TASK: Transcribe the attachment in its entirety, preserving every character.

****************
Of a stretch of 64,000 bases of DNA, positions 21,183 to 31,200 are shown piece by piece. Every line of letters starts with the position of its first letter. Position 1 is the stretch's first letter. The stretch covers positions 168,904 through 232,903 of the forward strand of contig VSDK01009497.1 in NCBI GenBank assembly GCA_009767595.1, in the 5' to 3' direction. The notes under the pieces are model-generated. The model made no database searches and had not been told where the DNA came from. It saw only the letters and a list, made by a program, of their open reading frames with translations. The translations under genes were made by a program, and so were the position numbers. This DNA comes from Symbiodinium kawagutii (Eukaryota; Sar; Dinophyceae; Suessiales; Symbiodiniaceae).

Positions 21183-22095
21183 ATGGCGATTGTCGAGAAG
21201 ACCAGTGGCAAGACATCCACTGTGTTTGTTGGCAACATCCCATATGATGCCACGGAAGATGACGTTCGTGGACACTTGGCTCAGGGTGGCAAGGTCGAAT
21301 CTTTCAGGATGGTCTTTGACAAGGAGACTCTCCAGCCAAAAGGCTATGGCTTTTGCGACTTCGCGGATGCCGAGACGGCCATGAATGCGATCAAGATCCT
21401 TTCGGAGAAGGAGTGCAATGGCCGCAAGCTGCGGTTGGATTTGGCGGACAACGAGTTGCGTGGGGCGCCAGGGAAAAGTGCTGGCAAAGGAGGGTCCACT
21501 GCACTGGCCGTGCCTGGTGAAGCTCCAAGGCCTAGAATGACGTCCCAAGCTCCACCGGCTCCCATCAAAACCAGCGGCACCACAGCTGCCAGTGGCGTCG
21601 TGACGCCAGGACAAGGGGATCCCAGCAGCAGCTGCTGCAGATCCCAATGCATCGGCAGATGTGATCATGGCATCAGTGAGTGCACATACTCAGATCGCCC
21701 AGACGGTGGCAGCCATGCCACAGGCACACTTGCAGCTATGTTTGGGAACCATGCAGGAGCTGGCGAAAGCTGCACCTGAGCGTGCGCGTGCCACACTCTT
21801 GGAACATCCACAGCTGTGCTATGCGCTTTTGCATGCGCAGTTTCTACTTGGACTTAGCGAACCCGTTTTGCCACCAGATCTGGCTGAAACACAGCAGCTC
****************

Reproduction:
Of a stretch of 64,000 bases of DNA, positions 21,183 to 31,200 are shown piece by piece. Every line of letters starts with the position of its first letter. Position 1 is the stretch's first letter. The stretch covers positions 168,904 through 232,903 of the forward strand of contig VSDK01009497.1 in NCBI GenBank assembly GCA_009767595.1, in the 5' to 3' direction. The notes under the pieces are model-generated. The model made no database searches and had not been told where the DNA came from. It saw only the letters and a list, made by a program, of their open reading frames with translations. The translations under genes were made by a program, and so were the position numbers. This DNA comes from Symbiodinium kawagutii (Eukaryota; Sar; Dinophyceae; Suessiales; Symbiodiniaceae).

Positions 21183-22095
21183 ATGGCGATTGTCGAGAAG
21201 ACCAGTGGCAAGACATCCACTGTGTTTGTTGGCAACATCCCATATGATGCCACGGAAGATGACGTTCGTGGACACTTGGCTCAGGGTGGCAAGGTCGAAT
21301 CTTTCAGGATGGTCTTTGACAAGGAGACTCTCCAGCCAAAAGGCTATGGCTTTTGCGACTTCGCGGATGCCGAGACGGCCATGAATGCGATCAAGATCCT
21401 TTCGGAGAAGGAGTGCAATGGCCGCAAGCTGCGGTTGGATTTGGCGGACAACGAGTTGCGTGGGGCGCCAGGGAAAAGTGCTGGCAAAGGAGGGTCCACT
21501 GCACTGGCCGTGCCTGGTGAAGCTCCAAGGCCTAGAATGACGTCCCAAGCTCCACCGGCTCCCATCAAAACCAGCGGCACCACAGCTGCCAGTGGCGTCG
21601 TGACGCCAGGACAAGGGGATCCCAGCAGCAGCTGCTGCAGATCCCAATGCATCGGCAGATGTGATCATGGCATCAGTGAGTGCACATACTCAGATCGCCC
21701 AGACGGTGGCAGCCATGCCACAGGCACACTTGCAGCTATGTTTGGGAACCATGCAGGAGCTGGCGAAAGCTGCACCTGAGCGTGCGCGTGCCACACTCTT
21801 GGAACATCCACAGCTGTGCTATGCGCTTTTGCATGCGCAGTTTCTACTTGGACTTAGCGAACCCGTTTTGCCACCAGATCTGGCTGAAACACAGCAGCTC